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TuesdayRapAround: How Many ‘Accolade’ From The Other Land?



An online medium, Scan News, in one of its reports recently reported that the United State government averred that “massive corruption” is still evident even under the present administration in Nigeria.

One would have expected that, like many other damning reports in the past, the swift justifications and explanations usually put forward by the media team of President Muhammadu Buhari, and other ill-informed party men should have, by now, doused or limited the torrent of publications of damning reports about activities and dispositions of the government to the real act of governance and democratic principles as being regularly espoused by the leadership and politicians alike.

But the reality on ground beats one’s imagination that nothing has really changed, despite all the rhetoric coming from the seat of power. What we have seen is vicious clampdown on perceived opponents.

It looks as though the Economic and Financial Crimes Commission, EFCC, the Nigeria Police Force are not in town in the light of recent $5m bribery, kick-back video allegation against the governor of Kano State, Alhaji Abdullahi Ganduje.

It’s saddening to hear from the two bodies that they were not aware of the trending allegation. Whereas, hardly had Benue Governor, Samuel Ortom, decamped from the All Progressive Congress, APC, to the Peoples Democratic Party, PDP, that the security agencies in a commando-like-manner, swooped on him. In fact, they attempted to impeach him. They suspended the state’s bank accounts, a matter that is currently being contested in the law court to determine the legality or otherwise of such action.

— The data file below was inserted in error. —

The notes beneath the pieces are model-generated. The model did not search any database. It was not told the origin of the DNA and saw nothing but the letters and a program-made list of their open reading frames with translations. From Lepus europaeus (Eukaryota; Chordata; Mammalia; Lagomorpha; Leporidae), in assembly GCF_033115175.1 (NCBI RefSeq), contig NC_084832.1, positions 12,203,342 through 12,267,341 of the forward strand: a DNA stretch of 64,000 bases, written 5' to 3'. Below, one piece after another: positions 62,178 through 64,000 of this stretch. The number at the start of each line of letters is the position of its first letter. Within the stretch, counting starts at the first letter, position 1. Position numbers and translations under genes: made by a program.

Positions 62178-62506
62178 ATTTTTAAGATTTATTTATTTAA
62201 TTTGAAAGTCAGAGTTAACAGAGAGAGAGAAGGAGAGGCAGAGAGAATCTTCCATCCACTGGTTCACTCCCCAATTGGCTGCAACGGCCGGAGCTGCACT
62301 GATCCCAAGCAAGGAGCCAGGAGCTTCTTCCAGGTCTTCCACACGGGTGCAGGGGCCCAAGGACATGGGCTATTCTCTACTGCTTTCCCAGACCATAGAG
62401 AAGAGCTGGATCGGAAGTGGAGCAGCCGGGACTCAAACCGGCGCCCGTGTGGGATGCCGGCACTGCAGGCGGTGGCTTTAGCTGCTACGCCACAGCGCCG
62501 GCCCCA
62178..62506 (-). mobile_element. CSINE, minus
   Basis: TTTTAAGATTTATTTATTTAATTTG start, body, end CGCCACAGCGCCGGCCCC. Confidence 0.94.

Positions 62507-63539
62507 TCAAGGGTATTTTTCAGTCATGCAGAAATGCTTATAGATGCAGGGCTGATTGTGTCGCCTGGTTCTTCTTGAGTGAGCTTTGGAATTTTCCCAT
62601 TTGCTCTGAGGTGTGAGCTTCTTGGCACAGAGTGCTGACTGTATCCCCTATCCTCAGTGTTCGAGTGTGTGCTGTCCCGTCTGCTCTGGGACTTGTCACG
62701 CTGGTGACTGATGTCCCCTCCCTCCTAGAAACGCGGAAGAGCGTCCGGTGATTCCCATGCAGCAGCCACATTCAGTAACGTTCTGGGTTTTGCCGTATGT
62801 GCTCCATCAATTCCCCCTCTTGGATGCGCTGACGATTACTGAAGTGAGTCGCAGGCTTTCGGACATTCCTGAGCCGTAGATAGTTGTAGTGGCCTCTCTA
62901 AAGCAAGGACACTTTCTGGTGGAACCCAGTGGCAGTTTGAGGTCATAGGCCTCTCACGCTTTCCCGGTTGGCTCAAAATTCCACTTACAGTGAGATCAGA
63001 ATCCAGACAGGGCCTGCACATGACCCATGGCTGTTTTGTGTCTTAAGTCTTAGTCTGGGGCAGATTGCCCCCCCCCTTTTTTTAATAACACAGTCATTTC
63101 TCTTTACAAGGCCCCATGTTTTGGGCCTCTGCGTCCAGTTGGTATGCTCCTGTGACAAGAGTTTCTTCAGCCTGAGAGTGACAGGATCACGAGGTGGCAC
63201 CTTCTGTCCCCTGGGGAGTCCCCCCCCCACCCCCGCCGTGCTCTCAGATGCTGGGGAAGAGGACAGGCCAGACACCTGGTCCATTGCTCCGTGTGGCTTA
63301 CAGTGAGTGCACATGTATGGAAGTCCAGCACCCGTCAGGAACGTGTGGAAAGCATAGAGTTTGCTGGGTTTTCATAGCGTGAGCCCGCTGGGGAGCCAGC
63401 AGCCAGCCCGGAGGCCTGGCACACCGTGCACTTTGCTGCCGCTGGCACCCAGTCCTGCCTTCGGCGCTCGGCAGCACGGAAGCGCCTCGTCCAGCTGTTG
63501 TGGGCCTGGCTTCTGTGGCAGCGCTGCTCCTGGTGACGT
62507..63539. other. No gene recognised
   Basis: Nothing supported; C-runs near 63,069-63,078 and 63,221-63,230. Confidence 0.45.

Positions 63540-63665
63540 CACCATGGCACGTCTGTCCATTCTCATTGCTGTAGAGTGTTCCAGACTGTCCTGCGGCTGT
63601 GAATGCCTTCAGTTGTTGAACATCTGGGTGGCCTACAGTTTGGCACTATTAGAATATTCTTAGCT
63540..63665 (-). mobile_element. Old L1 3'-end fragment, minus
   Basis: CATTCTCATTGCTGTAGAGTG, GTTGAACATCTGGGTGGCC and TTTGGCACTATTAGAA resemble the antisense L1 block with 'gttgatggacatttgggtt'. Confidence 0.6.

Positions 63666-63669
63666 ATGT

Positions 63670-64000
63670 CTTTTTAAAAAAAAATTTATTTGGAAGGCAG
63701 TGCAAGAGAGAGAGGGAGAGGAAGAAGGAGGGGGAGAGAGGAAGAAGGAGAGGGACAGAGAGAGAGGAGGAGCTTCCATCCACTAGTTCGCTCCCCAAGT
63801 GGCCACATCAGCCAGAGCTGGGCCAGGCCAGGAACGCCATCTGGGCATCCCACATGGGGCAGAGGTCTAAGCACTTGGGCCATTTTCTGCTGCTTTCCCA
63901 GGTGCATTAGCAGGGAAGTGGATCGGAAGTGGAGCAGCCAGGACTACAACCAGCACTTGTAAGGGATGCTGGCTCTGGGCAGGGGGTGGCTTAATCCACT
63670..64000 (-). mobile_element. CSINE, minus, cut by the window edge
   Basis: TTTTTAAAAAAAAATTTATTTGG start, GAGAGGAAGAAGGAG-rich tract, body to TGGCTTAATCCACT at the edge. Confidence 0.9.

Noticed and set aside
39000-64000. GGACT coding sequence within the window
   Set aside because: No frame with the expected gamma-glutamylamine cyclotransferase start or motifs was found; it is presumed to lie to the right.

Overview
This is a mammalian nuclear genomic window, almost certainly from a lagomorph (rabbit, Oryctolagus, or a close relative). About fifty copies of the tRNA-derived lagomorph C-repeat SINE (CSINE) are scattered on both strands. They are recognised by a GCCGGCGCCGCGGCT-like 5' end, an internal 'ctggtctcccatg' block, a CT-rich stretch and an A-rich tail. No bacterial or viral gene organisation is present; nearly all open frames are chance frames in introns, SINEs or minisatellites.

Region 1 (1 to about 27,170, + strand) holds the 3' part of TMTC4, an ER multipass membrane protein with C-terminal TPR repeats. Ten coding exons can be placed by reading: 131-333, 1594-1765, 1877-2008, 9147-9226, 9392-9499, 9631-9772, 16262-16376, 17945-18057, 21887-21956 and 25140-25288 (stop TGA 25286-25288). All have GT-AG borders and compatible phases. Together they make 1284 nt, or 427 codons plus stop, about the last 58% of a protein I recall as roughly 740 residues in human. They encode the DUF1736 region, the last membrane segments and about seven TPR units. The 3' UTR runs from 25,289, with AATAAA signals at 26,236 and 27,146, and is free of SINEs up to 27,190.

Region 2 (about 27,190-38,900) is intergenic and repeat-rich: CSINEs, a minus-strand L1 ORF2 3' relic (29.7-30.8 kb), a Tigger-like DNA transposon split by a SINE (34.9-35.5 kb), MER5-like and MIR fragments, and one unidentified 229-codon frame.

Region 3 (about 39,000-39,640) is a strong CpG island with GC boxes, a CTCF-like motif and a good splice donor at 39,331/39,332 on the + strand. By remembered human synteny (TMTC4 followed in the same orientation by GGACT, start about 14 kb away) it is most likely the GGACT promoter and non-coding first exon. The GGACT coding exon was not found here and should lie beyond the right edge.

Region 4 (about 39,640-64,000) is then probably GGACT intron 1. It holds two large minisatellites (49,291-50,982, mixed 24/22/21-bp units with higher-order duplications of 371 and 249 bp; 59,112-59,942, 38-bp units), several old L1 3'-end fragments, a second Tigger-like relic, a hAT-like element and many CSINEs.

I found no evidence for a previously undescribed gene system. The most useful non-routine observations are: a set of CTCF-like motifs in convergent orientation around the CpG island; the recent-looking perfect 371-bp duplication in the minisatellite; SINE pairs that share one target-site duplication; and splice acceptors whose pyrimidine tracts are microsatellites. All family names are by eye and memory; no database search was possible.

The observation, according to Scan News, was stated in the US 2017 Human Rights Report. It said the Federal Government led by Buhari failed to implement laws against corrupt practices.

The report added that although the government took steps to investigate alleged human rights abuses, “impunity remained widespread at all levels of government.”

It said in part, “Although the law provides criminal penalties for conviction of official corruption, the government did not implement the law effectively, and officials frequently engaged in corrupt practices with impunity. Massive, widespread, and pervasive corruption affected all levels of government and the security services. The constitution provides immunity from civil and criminal prosecution for the president, vice president, governors, and deputy governors while in office.”

The report also faulted the operations of the Economic and Financial Crimes Commission (EFCC) in prosecuting corruption charges. It said the Commission failed to follow due process.

It cited the case of the embattled former National Security Adviser (NSA), Sambo Dasuki, who has been in custody of the Department of State Services (DSS) since 2015, despite court orders demanding his release.

The report listed the most significant human rights issues during the year to include: “Extrajudicial and arbitrary killings; disappearances and arbitrary detentions; torture, particularly in detention facilities, including sexual exploitation and abuse; looting, and destruction of property; civilian detentions in military facilities, often based on flimsy evidence.”